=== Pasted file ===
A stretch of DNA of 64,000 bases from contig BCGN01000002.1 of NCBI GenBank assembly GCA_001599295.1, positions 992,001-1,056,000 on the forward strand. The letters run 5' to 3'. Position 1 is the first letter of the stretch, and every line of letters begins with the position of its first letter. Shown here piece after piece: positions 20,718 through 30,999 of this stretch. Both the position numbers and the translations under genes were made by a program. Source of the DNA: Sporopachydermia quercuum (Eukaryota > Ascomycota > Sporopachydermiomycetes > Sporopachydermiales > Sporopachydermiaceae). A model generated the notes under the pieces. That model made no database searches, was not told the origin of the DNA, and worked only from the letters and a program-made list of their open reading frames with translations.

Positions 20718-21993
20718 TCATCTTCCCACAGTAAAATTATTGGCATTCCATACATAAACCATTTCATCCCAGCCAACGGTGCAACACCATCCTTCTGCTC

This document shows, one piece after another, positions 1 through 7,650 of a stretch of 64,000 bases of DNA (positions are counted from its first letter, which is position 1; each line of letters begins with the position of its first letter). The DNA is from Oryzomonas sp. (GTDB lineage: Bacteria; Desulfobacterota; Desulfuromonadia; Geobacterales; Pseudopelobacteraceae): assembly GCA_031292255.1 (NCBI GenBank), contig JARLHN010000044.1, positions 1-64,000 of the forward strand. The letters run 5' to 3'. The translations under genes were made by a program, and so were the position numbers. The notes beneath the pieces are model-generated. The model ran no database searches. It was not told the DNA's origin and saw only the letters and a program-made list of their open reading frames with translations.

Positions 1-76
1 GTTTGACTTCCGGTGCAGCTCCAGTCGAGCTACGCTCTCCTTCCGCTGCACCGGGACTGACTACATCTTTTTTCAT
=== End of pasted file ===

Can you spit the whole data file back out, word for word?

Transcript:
A stretch of DNA of 64,000 bases from contig BCGN01000002.1 of NCBI GenBank assembly GCA_001599295.1, positions 992,001-1,056,000 on the forward strand. The letters run 5' to 3'. Position 1 is the first letter of the stretch, and every line of letters begins with the position of its first letter. Shown here piece after piece: positions 20,718 through 30,999 of this stretch. Both the position numbers and the translations under genes were made by a program. Source of the DNA: Sporopachydermia quercuum (Eukaryota > Ascomycota > Sporopachydermiomycetes > Sporopachydermiales > Sporopachydermiaceae). A model generated the notes under the pieces. That model made no database searches, was not told the origin of the DNA, and worked only from the letters and a program-made list of their open reading frames with translations.

Positions 20718-21993
20718 TCATCTTCCCACAGTAAAATTATTGGCATTCCATACATAAACCATTTCATCCCAGCCAACGGTGCAACACCATCCTTCTGCTC

This document shows, one piece after another, positions 1 through 7,650 of a stretch of 64,000 bases of DNA (positions are counted from its first letter, which is position 1; each line of letters begins with the position of its first letter). The DNA is from Oryzomonas sp. (GTDB lineage: Bacteria; Desulfobacterota; Desulfuromonadia; Geobacterales; Pseudopelobacteraceae): assembly GCA_031292255.1 (NCBI GenBank), contig JARLHN010000044.1, positions 1-64,000 of the forward strand. The letters run 5' to 3'. The translations under genes were made by a program, and so were the position numbers. The notes beneath the pieces are model-generated. The model ran no database searches. It was not told the DNA's origin and saw only the letters and a program-made list of their open reading frames with translations.

Positions 1-76
1 GTTTGACTTCCGGTGCAGCTCCAGTCGAGCTACGCTCTCCTTCCGCTGCACCGGGACTGACTACATCTTTTTTCAT